PhD Courses

The CM courses are structured in three terms, as detailed below. You can check the weekly schedule along with the seminars here.

The total number of required credits is 34. Attending the lectures of all basic courses of Term 1 is strongly suggested. In order to be admitted to the second year, students must obtain an average mark of 27/30 or better, and a minimum mark of 24/30 in every exam. Students are expected to start their research activity during the Spring of their first year, and a progress report is scheduled in the Fall of the second academic year.

Term 1 (October-December): contains the CM basic courses, split into smaller modules for a larger flexibility. Each of the courses usually requires a series of small standard problems which should be solved by the students enrolled in the course, with a suitable deadline (for instance, mid January): as an alternative, students might opt for an oral final exam for the course. In case a student has already a reasonable knowledge on the material covered in one of the courses, he can ask for an ad-hoc assignment from the course instructor. (Go to the courses)

Term 2 (January-February): is dedicated to guided “hands-on” problem solving: several assignments will be handed out to the students during the Christmas break, which are supposed to give a first-hand experience on some condensed matter problems and a more in-dept view of the basic theory covered in the first term. All the staff members will propose problem assignments, tutoring the students who decide to take that assignment. Each completed assignment is worth 3 credits (or more, if necessary). Students are encouraged to collaborate in small groups (2-3 persons) on the same assignment. It is foreseen that in the time-span of two months, each student might complete 2 assignments (hence at least 6 credits). (Go to the courses)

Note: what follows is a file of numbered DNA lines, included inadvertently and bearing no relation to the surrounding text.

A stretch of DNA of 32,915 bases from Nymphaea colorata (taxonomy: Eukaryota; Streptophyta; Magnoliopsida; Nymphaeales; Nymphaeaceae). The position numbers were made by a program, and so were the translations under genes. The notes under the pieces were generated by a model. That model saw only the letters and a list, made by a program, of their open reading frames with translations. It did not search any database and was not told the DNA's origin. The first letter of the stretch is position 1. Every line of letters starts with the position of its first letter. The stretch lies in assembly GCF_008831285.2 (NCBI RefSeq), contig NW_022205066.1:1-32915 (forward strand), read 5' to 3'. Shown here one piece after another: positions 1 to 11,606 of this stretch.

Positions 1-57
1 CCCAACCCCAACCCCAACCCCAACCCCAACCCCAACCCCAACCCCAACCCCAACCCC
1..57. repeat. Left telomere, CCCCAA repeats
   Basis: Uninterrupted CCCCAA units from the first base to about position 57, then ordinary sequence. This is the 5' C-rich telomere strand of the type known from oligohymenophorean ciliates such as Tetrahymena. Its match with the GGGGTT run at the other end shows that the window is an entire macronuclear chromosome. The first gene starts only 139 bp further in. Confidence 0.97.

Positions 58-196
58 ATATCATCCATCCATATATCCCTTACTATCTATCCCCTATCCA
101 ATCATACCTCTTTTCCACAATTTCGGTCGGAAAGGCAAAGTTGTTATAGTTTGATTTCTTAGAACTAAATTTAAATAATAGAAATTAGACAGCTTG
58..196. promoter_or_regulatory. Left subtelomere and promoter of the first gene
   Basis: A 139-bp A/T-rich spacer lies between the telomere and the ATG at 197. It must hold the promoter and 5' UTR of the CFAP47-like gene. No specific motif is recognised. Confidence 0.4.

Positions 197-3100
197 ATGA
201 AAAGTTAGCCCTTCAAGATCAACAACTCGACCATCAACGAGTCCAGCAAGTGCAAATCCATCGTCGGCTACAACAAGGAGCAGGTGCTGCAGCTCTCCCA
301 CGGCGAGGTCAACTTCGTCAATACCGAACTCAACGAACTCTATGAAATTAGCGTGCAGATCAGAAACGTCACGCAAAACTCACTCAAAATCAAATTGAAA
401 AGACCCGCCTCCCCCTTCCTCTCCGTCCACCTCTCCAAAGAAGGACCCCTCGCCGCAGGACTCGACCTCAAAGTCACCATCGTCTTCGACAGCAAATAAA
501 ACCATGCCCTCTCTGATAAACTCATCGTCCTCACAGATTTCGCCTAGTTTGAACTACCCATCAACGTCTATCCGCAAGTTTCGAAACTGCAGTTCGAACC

Term 3 (March-May): contains a number of advanced courses offered to the students, with different number of credits. These courses are supposed to introduce the students to the research they would like to do, getting a more detailed training on a particular field of interest. (Go to the courses)

Advanced Courses

Algorithmic differentiation for electronic simulations
Teachers: Sandro Sorella Credits: 2
Classical and quantum phase transitions: Critical Phenomena and the RG
Teachers: Alessandro Silva Credits: 6
Advanced quantum Monte Carlo techniques for the many electron problem
Teachers: Sandro Sorella Credits: 2
Advanced techniques in Tensor Networks
Teachers: Mario Collura Credits: 4
Scalar and fully relativistic pseudopotential theory
Teachers: Andrea Dal Corso Credits: 4
Introduction to group theory for molecules and solids
Teachers: Andrea Dal Corso Credits: 4
Landau-Fermi liquids without quasiparticles
Teachers: Michele Fabrizio Credits: 4
Introduction to Quantum Computation and Information
Teachers: Giuseppe Santoro, Prof. Rosario Fazio Credits: 5
Nonequilibrium dynamics of quantum systems
Teachers: Alessandro Silva Credits: 4
Strongly Correlated Systems: from the Fermi-liquid theory to DMFT (and beyond)
Teachers: Massimo Capone Credits: 4
Theory and numerical simulation of mass, charge, and heat transport in condensed matter
Teachers: Stefano Baroni Credits: 2
Electronic Structure: from BlackBoard to Source Code
Teachers: Stefano de Gironcoli Credits: 2
Machine Learning for Material Science (a biased introduction)
Teachers: Stefano de Gironcoli Credits: 1
Introduction to Path Integral Monte Carlo in Continuous Space
Teachers: , Saverio Moroni Credits: 1
Lattice gauge theories - and an introduction to topological matter
Teachers: Marcello Dalmonte Credits: TBA